With a title as curious as 13 Conversations About One Thing, most moviegoers probably want to know what the "thing" is before plunking down their bucks to see the movie. Well, that "thing" appears to be happiness, and the search for it. But don't let that fact and the peppy title fool you - this film isn't filled with a bunch of inane chick chatter. Writer/director Jill Sprecher's follow-up to her debut Clockwatchers has an overall tone of despair and a faint hint of evil, much like that first film. It results in a surprising, bold, satisfying drama with a mildly depressing wave running through it.
But here, the downtrodden vibe has more complexity than Clockwatchers, as does the storyline. Co-written with sister Karen, Sprecher's screenplay follows a series of New York City tales that, aside from their underlying themes, are apparently unconnected... or are they?
The cast, including Matthew McConaughey as an aggressive attorney, John Turturro as an anal physics professor, and the excellent Alan Arkin as an insurance claims adjuster, all separately question the concepts of contentment and happiness, both for themselves and on a larger scale. Each character is in, well, a bit of a life-altering jam. The depths with which Sprecher investigates these New York creatures and their surrounding habitat are impressive, as she skillfully provides hints of backstory here and there, creating a sad mini-universe quite effectively. Think of 13 Conversations as a sort of Woody Allen's Crimes and Misdemeanors crisscrossing a Todd Solondz film.
And just like those two filmmakers, Sprecher litters the film with some harsh wit as well, most notably from Arkin, who is superb as insurance manager Gene English. Gene is divorced, feeling work pressures, and having massive legal troubles with his son. He's also unendingly obsessed with, and pissed at, "Smiley" Bowman, the happiest guy in his office. But so angry that he's willing to wipe the smile off Smiley's face? And to what ends will he go? Arkin's on-the-edge performance makes you wonder whether you should titter at him or fear him (both occur), and justice would be served if critics groups remember Arkin for this role at the end of 2002.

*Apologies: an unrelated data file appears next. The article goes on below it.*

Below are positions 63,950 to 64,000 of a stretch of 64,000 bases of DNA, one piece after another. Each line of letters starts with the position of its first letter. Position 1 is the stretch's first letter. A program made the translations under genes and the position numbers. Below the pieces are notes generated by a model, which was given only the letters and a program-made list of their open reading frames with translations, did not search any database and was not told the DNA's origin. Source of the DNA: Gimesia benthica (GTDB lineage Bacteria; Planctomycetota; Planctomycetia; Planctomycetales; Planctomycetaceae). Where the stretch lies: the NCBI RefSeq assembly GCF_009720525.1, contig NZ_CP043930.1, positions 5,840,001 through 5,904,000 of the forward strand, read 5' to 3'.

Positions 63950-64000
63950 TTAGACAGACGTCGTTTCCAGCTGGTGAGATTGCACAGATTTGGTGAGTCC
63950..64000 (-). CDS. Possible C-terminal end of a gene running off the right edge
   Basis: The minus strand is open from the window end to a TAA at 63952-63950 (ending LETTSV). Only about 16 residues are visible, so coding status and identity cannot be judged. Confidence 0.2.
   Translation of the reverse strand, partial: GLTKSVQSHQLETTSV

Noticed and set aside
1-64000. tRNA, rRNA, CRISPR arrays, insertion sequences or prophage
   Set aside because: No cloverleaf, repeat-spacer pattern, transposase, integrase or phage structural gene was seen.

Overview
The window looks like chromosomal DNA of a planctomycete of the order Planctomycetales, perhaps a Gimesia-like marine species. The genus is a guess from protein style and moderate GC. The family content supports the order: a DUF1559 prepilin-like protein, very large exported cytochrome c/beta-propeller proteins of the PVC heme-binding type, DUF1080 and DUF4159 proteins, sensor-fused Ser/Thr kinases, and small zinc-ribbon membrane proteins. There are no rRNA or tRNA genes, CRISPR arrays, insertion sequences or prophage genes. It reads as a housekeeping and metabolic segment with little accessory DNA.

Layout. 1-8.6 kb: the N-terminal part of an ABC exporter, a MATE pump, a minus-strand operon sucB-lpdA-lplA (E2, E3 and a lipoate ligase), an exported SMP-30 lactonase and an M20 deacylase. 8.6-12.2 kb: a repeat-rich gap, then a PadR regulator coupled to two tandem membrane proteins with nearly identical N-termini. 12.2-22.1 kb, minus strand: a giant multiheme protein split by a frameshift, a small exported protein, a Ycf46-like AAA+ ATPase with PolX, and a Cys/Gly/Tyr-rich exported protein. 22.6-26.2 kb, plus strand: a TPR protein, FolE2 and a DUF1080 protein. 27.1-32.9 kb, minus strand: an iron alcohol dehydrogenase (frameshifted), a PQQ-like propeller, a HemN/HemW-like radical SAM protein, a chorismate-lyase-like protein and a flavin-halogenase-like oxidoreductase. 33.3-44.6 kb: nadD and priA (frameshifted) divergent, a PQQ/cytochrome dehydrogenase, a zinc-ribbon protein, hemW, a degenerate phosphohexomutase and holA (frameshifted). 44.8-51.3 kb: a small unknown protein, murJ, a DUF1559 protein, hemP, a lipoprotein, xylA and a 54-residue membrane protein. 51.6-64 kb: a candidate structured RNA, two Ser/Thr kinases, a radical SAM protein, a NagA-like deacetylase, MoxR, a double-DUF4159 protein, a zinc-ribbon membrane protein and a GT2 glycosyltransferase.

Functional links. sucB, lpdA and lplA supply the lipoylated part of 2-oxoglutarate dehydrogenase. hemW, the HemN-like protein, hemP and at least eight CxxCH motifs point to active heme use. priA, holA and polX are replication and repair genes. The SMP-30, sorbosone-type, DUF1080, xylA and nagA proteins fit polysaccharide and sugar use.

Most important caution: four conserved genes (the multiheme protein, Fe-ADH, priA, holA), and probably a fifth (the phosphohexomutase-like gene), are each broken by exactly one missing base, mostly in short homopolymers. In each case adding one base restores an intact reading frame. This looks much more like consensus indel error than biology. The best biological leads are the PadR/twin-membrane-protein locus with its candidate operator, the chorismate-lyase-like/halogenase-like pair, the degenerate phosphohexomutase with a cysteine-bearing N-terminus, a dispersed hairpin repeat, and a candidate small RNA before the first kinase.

In addition to the strong cast, 13 Conversations benefits from Sprecher's ambitious attempts to make the script more literate and thought-provoking than your average indie. She aims for this, not just with discussions of satisfaction and fate, but also with well-planned metaphors. Some bomb, feeling too contrived and amateurish (Turturro's Professor Walker teaches that certain physics actions are "irreversible" - yeah, we get it), and others are right on the money (Clea DuVall's Beatrice has a winking doll whose closed eye opens just about the time Beatrice sees things more fully). But, sink or swim with these, the attitude is right, and the efforts are welcome.
The full effect is a swirling environment of very different New Yorkers, all trying to get what they want - even if they don't know what that is. Sticking more with the happiness theme and less with the examination of fate would've given even greater sharpness to the film - the concept of fate has been grossly overused and too easily relied upon since the Godfather series - but it doesn't weaken the overall power of the movie.
What Sprecher is really shooting for, I believe, is a population that just smiles at each other once in a while. That's all you need to be happy sometimes -- that's her thinking. And it may be true, especially for some terribly sad people. Another of her beliefs seems to be that life's a bitch. And that may be true as well.
Screened as part of the 2002 Boston Women's Film Festival.
13 equations that make no sense.